What is Freedom (from a Jewish perspective) ? – By Ben

American-Flag_shutterstock_52044700When you ask any patriotic American what the defining quality of their country is, the answer will no doubt be… Freedom.   From freedom of speech to freedom fries, any school age child will tell you America has a monopoly on Freedom.  They may not use the word monopoly, but they’re certainly free to.

But it is obvious that there are limits to our freedoms.  You aren’t free to not pay taxes, drive 100 mph through a residential area, and you’re certainly not free to shoot a buffalo from the second story of a hotel in the state of Texas. But rather than grumble at the seemingly hypocritical relationship between America’s reality versus its rhetoric, let’s look at a deeper understanding of the very concept.  If freedom meant everyone being able to do whatever they wanted, whenever they wanted to do it, a truly free society would be utter anarchy.  That can’t be what freedom is.

The Jewish Perspective

Judaism comes along and gives a very different understand.  A rabbi I hold in extraordinarily high esteem gave me this definition.  Freedom is the ability to do that which matters.

Think about that for a moment.  Even without the limitations of governmental laws, any way we choose to live our lives has choices and boundaries.  We welcome many of these boundaries because we realize that even though they limit us, they embolden us and allow us to tap into more important things.  Family responsibilities take away one’s freedom in order to build the most meaningful relationships a person will have in their life.  A diet limits your freedom to eat what you desire in exchange for living a healthier and hopefully longer life.  Olympic athletes live very structured lives to achieve their physical potential.  We are all slaves to something, whether it is an ideology, our work, or our principles.  Freedom is the ability to choose that slavery.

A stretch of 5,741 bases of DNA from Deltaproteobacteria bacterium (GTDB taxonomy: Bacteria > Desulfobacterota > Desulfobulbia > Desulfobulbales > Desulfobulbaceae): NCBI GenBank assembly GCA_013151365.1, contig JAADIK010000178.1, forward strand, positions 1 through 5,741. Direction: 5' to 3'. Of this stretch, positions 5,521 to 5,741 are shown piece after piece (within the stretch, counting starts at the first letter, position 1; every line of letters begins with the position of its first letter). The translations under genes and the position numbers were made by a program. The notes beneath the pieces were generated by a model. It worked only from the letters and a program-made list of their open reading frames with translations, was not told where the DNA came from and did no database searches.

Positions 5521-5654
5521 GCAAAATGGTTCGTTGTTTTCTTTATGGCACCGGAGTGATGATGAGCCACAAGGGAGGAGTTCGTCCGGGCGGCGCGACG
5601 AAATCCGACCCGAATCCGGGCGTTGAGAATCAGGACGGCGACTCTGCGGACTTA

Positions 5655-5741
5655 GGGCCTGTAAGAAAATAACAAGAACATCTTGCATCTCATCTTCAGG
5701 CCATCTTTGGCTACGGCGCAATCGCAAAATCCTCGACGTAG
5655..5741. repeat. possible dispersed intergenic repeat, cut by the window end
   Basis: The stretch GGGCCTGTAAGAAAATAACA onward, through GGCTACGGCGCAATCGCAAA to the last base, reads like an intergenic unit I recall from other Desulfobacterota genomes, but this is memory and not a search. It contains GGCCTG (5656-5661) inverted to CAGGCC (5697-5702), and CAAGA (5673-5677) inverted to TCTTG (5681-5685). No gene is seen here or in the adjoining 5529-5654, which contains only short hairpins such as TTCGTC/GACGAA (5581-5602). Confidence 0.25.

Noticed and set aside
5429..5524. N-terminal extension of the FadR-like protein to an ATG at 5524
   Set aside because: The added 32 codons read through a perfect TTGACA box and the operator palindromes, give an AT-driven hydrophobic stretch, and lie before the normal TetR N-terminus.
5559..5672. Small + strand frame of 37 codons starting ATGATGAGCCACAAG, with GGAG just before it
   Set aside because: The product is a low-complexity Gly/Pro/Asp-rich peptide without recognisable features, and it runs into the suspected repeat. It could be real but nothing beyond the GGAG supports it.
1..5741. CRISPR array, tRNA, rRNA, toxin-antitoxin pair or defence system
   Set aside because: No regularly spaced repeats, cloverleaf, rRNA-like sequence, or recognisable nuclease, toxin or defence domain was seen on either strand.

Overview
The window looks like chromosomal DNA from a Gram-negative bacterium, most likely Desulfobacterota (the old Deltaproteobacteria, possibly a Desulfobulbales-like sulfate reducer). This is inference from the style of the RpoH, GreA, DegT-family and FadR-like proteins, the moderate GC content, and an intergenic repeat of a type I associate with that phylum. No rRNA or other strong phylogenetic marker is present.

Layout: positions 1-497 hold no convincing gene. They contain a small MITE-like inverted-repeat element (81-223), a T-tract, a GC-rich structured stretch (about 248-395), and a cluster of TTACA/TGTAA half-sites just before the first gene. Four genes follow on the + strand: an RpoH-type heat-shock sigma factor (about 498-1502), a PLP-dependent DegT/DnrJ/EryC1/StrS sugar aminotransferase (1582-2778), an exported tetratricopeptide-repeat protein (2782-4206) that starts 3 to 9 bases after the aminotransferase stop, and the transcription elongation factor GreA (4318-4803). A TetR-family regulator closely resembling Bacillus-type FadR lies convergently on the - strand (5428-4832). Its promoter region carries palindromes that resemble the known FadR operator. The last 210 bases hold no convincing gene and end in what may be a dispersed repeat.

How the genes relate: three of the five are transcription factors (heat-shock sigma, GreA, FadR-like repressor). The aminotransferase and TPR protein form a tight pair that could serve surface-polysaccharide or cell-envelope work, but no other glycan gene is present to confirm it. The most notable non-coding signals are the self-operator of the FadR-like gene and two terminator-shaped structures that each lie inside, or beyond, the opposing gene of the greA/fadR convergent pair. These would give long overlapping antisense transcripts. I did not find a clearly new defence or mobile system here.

So how does a religion with so many restrictions (there are libraries dedicated to learning said restrictions) claim to have a whole holiday dedicated to freedom?  It does because the core of Judaism is about doing what matters and maximizing your ability to do it.  One thing that no one will argue with is that a slave is driven.  They don’t get to waste time.  Similarly, a truly free person, doesn’t either.  They have too much to accomplish.

Pesach Sameach.

One response to “What is Freedom (from a Jewish perspective) ? – By Ben

  1. Love this article and your perspective! Pesach our favourite holiday. Several people in my age group regret that it’s becoming like every other day with all the food choices – there was a great feeling about living within its “restrictions” decades ago.


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